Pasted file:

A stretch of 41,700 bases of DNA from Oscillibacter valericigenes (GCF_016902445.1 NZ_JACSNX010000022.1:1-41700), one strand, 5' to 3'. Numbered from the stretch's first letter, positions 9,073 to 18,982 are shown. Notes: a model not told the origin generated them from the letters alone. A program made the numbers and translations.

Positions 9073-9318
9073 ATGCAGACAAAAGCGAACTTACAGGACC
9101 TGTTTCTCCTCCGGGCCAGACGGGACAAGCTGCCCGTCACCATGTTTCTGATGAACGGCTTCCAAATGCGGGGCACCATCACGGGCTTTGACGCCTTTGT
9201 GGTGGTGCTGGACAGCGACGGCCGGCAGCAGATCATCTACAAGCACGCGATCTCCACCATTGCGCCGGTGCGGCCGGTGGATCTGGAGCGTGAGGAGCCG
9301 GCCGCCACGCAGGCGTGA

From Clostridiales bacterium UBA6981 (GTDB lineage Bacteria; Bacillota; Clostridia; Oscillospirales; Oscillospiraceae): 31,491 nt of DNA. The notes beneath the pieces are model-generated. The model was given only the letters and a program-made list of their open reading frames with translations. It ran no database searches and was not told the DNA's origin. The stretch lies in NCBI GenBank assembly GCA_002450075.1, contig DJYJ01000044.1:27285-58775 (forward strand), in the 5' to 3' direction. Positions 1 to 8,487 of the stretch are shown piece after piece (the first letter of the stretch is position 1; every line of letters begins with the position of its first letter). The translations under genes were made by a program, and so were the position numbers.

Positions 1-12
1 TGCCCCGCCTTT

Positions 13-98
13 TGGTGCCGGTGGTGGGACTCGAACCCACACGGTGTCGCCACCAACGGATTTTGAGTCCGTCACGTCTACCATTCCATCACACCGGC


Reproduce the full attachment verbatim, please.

A stretch of 41,700 bases of DNA from Oscillibacter valericigenes (GCF_016902445.1 NZ_JACSNX010000022.1:1-41700), one strand, 5' to 3'. Numbered from the stretch's first letter, positions 9,073 to 18,982 are shown. Notes: a model not told the origin generated them from the letters alone. A program made the numbers and translations.

Positions 9073-9318
9073 ATGCAGACAAAAGCGAACTTACAGGACC
9101 TGTTTCTCCTCCGGGCCAGACGGGACAAGCTGCCCGTCACCATGTTTCTGATGAACGGCTTCCAAATGCGGGGCACCATCACGGGCTTTGACGCCTTTGT
9201 GGTGGTGCTGGACAGCGACGGCCGGCAGCAGATCATCTACAAGCACGCGATCTCCACCATTGCGCCGGTGCGGCCGGTGGATCTGGAGCGTGAGGAGCCG
9301 GCCGCCACGCAGGCGTGA

From Clostridiales bacterium UBA6981 (GTDB lineage Bacteria; Bacillota; Clostridia; Oscillospirales; Oscillospiraceae): 31,491 nt of DNA. The notes beneath the pieces are model-generated. The model was given only the letters and a program-made list of their open reading frames with translations. It ran no database searches and was not told the DNA's origin. The stretch lies in NCBI GenBank assembly GCA_002450075.1, contig DJYJ01000044.1:27285-58775 (forward strand), in the 5' to 3' direction. Positions 1 to 8,487 of the stretch are shown piece after piece (the first letter of the stretch is position 1; every line of letters begins with the position of its first letter). The translations under genes were made by a program, and so were the position numbers.

Positions 1-12
1 TGCCCCGCCTTT

Positions 13-98
13 TGGTGCCGGTGGTGGGACTCGAACCCACACGGTGTCGCCACCAACGGATTTTGAGTCCGTCACGTCTACCATTCCATCACACCGGC